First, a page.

Political party

Reviews | Wickedness of Opposing Political Party Endangers Society | Opinion

“Too much of what is happening in our country is not normal.”

President Joe Biden has made This declaration on September 1, 2022, while addressing the nation about the dangers to democracy posed by former President Donald Trump’s supporters — or “MAGA Republicans,” in keeping with Trump’s slogan “Make America Great Again.”

He continued, “Donald Trump and the MAGA Republicans represent an extremism that threatens the very foundation of our republic.”

Whether you agree with this statement or not, this is undoubtedly a public attack on a certain demographic. Throughout the speech, Biden talks about unity while slandering the opposition, doing the exact opposite of the supposed intent of the speech.

Animosity between opposing parties is inevitable – their beliefs do not align. However, events that occurred during the two previous presidencies, such as the threats against bureaucrats, the plot to kidnap the governor of Michigan, and the attack on the US Capitol – all mentioned by the Journal of Democracy as part of the increase in political violence – should raise alarm in American society. The country’s leaders are influencing hateful behavior right now, and it’s not just verbal bickering between the parties: it’s rioting, vandalism, death threats and actual deaths.

It was clear when Trump campaigned in 2016 that the divide between the two sides expanded. Throughout his presidency, this file only progressed, each party making hateful remarks on the other. While Trump had the power to downplay this hatred as a figure of influence, he only exacerbated it by making outrageous remarks about the Democratic Party and its members. An example of this, according to The Washington Post, was in 2019 when he claimed four Democratic lawmakers, all of whom were people of color, should leave the country. He said they should “go back” to “the crime-infested places they came from”, according to The Post.

The article continues: He then backed up this claim by stating that he didn’t care if what he said was offensive because people agreed with him. Comments like this continued throughout Trump’s presidency as he took to his social media platforms to spread negativity. This perpetuated hatred within his supporters and the Democratic Party. After the resumption of elections in 2020, tension only increased between parties and within society, as evidenced by the Capitol Attack January 6, 2021.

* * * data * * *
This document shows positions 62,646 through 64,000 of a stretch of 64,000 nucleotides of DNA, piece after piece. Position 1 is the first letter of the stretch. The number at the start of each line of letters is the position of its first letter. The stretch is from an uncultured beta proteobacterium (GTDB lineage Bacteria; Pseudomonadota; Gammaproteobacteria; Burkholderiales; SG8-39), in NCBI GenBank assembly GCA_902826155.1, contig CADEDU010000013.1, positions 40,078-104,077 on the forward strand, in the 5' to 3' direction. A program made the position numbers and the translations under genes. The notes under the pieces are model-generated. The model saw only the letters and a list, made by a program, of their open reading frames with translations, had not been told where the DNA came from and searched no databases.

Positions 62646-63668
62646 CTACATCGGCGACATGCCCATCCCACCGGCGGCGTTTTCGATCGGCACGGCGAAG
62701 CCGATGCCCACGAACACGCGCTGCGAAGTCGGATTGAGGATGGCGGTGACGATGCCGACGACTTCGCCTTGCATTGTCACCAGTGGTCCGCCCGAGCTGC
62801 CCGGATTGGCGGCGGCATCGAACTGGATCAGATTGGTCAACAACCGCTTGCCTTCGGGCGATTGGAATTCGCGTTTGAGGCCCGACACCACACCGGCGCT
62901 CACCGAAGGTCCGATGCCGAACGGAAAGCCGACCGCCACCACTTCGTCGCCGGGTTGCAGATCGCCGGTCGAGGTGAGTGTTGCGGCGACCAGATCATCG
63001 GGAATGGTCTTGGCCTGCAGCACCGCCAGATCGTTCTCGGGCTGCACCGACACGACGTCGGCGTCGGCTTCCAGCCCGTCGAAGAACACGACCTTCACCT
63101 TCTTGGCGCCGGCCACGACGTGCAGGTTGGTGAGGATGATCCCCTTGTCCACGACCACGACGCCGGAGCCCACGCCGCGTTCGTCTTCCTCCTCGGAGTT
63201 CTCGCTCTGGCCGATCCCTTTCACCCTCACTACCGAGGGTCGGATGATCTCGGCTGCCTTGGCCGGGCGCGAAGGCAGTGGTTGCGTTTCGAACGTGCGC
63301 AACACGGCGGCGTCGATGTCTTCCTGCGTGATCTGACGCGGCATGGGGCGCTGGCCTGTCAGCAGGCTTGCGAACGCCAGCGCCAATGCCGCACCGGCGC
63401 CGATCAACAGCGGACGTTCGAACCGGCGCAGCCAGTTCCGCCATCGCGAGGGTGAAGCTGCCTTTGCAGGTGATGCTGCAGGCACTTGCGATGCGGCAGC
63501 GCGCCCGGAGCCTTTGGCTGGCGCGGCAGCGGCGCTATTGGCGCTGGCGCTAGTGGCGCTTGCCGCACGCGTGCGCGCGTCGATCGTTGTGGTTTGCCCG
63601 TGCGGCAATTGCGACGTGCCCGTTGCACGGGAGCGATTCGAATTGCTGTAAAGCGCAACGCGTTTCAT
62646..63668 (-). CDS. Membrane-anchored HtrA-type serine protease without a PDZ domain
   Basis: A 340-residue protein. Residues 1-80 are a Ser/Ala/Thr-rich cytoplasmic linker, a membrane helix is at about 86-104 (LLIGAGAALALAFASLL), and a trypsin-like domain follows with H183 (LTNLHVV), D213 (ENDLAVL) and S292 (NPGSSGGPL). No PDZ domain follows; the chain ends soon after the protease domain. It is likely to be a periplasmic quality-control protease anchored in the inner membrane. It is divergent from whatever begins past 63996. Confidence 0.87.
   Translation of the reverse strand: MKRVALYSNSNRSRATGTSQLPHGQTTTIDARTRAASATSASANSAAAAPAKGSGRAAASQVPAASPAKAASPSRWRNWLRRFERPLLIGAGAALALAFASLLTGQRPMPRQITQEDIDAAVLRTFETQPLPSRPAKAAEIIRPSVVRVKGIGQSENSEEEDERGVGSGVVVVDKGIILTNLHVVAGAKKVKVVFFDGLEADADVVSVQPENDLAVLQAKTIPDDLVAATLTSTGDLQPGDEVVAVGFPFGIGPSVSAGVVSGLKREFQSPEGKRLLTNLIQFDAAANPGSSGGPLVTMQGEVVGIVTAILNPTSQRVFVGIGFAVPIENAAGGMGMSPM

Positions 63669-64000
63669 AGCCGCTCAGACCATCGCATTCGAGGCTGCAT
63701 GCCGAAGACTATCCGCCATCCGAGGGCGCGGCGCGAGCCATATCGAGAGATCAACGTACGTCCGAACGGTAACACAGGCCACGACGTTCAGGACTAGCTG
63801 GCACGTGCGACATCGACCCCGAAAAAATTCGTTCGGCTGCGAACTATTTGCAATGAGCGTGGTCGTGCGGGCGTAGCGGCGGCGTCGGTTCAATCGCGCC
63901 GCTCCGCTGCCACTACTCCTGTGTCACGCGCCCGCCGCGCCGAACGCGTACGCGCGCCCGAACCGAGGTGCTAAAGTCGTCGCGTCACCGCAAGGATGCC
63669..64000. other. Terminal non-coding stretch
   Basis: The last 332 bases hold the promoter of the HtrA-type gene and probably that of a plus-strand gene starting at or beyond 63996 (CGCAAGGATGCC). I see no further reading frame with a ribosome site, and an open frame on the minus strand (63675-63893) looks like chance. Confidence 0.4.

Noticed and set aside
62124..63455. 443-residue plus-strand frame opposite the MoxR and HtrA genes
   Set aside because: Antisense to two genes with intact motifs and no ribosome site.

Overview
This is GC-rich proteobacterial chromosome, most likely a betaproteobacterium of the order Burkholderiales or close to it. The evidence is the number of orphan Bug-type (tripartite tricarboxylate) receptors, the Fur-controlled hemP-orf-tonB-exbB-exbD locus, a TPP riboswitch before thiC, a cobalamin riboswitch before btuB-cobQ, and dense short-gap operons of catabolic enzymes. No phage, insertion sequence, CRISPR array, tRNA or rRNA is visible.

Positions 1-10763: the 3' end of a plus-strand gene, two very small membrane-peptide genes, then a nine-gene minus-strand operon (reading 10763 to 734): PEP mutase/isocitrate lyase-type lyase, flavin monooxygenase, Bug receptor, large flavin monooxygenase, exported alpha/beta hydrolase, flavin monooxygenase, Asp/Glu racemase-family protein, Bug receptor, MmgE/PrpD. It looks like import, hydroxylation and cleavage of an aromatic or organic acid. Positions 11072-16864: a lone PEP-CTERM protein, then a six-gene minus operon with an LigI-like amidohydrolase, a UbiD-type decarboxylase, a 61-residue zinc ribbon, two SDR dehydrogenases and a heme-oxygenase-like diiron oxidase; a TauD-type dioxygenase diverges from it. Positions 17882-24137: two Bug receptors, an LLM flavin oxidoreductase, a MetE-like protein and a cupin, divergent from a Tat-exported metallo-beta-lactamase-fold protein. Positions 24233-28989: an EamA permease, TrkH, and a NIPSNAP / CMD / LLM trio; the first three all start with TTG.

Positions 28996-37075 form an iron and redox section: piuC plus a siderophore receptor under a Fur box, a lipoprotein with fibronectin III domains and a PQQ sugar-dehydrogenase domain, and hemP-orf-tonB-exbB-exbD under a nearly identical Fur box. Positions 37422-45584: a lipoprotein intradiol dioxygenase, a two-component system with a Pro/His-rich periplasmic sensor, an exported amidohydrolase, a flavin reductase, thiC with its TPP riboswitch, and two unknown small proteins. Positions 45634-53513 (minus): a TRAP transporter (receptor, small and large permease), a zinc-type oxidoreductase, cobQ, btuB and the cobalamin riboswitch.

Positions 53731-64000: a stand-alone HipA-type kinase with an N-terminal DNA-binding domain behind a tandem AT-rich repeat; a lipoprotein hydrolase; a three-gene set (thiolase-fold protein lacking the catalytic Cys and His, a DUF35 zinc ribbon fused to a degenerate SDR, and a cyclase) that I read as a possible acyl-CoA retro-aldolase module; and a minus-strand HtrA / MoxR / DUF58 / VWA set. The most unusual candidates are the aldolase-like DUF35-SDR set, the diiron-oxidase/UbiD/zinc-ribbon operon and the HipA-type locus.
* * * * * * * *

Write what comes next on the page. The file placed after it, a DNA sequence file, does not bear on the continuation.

For our generation, this polarization is terrifying and must be acknowledged. The policy is relevant in student life and it is important that students can debate their positions among themselves without feeling hatred towards the other side or fear that sharing their beliefs will provoke negative reactions.

JMU junior Jack Levy said he was often afraid to share his right-wing views because he was criticized by both students and teachers at the university.

“I don’t feel comfortable speaking up because I’ve seen a few teachers comment on my opinion and students come and say things to me on social media,” Levy said. “I once shared my opinion with a teacher and they said they respected my opinion but it was wrong.”

This polarization is pervasive, and American leaders are setting a terrible precedent for young, impressionable minds that it’s okay to judge someone based on their political standing.

Junior Rachel Gordon said she was now a Democrat, but grew up with a conservative and religious outlook. She said the ability to see different viewpoints is beneficial.

“I think it’s important to understand both sides, and I think it’s a problem that people are so stuck in their ways,” Gordon said. “It’s frustrating to have a conversation when the other person knows they won’t change their point of view or even listen to the other side.”

The ability to communicate civilly is something our society has lost. According to CNN, on September 18, a man was charged with driving homicide after he said he hit someone with his car due to a political dispute. He said he felt threatened because the person was “part of a Republican extremist group,” according to the article. CNN. What could have been a sophisticated conversation instead ended in a tragic death.

In the grand scheme of things, the leaders of the United States bear the greatest responsibility for maintaining democracy. They must refrain from perpetuating negative dialogues and encourage the country to come together. Unfortunately, most neglect this power, so it falls to citizens to try to establish civility. Gordon shared various ways students and young adults can refute this negativity.

“I think it’s important that people see both sides, know how the algorithm caters to each side, see politicians for who they are, be wary of fake news, and most importantly, listen to both sides.” , Gordon said.

Contact Oriana Lukas at lukasok@dukes.jmu.edu. For more editorials regarding the JMU and Harrisonburg communities, follow the Opinion Bureau on Instagram and Twitter @Breeze_Opinion.